WHILE much attention has been paid to the far-right race protest at St Kilda on the weekend, another recent protest also deserves scrutiny.
The invasion of a Gippsland goat farm by 70 animal activists late last month is equally worthy of condemnation.
The Gippsland gathering involved an alleged crime, with the removal of livestock from the property — and that’s not taking into account trespass on a private property.
And while the St Kilda gathering has been blamed on the far right, it would be fair to say the Gippsland case involved the opposite end of the political spectrum.
The attack on Gippy Goat Cafe at Yarragon is a worrying sign of a bigger picture emerging for farmers.
A complete misunderstanding of normal farming practices, tied of a utopian view of animal welfare, appears to be leading more people to take the view that farming is not just bad, but evil.
Yet many of these people enjoy the benefits of modern farming without even knowing it.
They fail to understand the domestication of livestock over thousands of years — and the consequences of reversing this — and promote causes such as “veganuary” with no understanding of the environmental consequence for the planet of an entirely plant-based diet through deforestation and increased chemical use.
There are other examples of the hypocrisy of those who oppose farming.
Recently The Weekly Times revealed the skewed nature of the RSPCA’s membership, caught out when it tried to hijack a survey on the caged egg industry.
In doing so it allowed the survey’s organiser — the CSIRO — to isolate and analyse the responses from the RSPCA members.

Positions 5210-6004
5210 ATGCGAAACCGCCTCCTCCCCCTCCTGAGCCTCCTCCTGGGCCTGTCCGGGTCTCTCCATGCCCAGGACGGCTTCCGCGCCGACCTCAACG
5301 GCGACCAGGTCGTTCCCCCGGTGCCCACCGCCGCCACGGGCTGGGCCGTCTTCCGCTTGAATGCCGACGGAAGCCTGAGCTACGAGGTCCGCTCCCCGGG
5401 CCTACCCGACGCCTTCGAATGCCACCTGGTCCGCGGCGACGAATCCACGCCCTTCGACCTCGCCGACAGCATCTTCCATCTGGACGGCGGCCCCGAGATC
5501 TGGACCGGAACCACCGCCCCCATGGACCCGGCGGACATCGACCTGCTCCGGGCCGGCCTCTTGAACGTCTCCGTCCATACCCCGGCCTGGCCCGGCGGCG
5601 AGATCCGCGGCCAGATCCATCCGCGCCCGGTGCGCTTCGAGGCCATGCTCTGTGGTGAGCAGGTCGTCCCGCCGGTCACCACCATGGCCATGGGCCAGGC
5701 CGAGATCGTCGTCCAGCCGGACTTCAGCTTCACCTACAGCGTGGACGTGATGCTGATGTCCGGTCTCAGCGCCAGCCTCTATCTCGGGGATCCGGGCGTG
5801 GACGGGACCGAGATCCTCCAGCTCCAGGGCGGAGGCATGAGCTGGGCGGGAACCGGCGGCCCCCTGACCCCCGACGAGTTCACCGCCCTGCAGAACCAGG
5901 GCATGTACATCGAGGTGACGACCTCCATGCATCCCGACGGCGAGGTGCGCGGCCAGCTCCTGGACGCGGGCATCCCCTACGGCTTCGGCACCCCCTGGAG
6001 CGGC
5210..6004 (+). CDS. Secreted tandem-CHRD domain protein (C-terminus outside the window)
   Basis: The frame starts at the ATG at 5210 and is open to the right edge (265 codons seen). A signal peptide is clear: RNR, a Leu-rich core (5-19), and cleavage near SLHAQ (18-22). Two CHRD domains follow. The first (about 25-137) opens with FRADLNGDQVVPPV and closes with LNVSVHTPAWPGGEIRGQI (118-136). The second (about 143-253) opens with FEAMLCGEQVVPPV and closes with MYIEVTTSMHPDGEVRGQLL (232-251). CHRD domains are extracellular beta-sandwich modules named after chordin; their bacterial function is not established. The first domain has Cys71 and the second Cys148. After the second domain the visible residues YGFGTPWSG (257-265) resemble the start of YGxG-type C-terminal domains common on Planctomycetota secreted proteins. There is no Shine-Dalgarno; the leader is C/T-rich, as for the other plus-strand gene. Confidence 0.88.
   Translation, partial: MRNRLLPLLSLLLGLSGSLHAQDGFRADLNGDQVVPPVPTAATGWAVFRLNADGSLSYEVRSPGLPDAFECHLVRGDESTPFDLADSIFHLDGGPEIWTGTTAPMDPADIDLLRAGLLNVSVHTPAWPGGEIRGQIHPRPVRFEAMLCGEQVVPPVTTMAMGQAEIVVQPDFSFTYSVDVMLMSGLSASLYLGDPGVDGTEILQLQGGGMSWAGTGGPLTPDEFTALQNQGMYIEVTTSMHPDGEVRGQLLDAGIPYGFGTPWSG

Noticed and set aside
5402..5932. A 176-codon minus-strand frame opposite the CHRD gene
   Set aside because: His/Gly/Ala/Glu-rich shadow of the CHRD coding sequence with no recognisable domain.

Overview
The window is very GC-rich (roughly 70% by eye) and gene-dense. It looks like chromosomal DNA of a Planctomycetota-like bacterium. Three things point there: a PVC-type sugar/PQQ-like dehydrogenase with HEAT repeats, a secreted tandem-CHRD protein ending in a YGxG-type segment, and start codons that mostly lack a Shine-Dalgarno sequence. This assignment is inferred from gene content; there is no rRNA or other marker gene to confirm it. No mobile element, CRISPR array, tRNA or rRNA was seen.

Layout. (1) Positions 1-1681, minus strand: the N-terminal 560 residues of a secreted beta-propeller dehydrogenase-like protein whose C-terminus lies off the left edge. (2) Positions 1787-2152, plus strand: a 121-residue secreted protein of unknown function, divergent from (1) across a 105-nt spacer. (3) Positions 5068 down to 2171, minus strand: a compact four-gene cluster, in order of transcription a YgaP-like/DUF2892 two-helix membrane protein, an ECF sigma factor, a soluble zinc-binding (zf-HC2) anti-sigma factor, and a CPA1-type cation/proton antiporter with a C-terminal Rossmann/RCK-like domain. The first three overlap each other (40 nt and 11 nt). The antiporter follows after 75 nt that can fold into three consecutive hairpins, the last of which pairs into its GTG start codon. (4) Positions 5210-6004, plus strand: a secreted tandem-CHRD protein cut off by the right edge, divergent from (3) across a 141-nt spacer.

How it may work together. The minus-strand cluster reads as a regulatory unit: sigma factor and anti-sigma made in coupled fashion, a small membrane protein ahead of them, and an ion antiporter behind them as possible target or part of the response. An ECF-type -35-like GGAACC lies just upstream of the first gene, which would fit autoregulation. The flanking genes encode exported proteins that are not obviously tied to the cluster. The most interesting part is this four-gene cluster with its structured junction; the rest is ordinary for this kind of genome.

That analysis revealed almost 80 per cent of the RSPCA respondents were women, compared to 52 per cent of the wider survey respondents, had more postgraduate qualifications, were predominantly employed in education and training or health care and social assistance, spent more on groceries than ordinary Australians and said price was the least important issue when purchasing eggs.
They also admitted they gathered most of their information on the egg industry from the
RSPCA, internet and social media. I doubt many would have spoken to an egg farmer to understand how egg production works.
It is a picture of a privileged few employed in secure jobs mostly immune from economic shocks spouting uninformed views on how the great unwashed should lead their lives.
The real impact is that they were trying to shut down the caged egg industry, which provides affordable food for less fortunate families.
Make no mistake — if and when we get to the promised land of only having free-range eggs, the price will climb and not all the eggs will be free-range.
The phrase “first-world problem” is often bandied about.
But what we have seen in the Gippy Goat Cafe and RSPCA-caged eggs cases fits this description.
These are privileged people living in a wealthy society that indulges their silly, selfish and, at times, illegal behaviour.
Farmers are kidding themselves if they think they can change the views of extremists — the Gippsland goat invaders allegedly put goats in nappies for goodness sake.
But that doesn’t mean a blind eye should be turned to their destructive ways.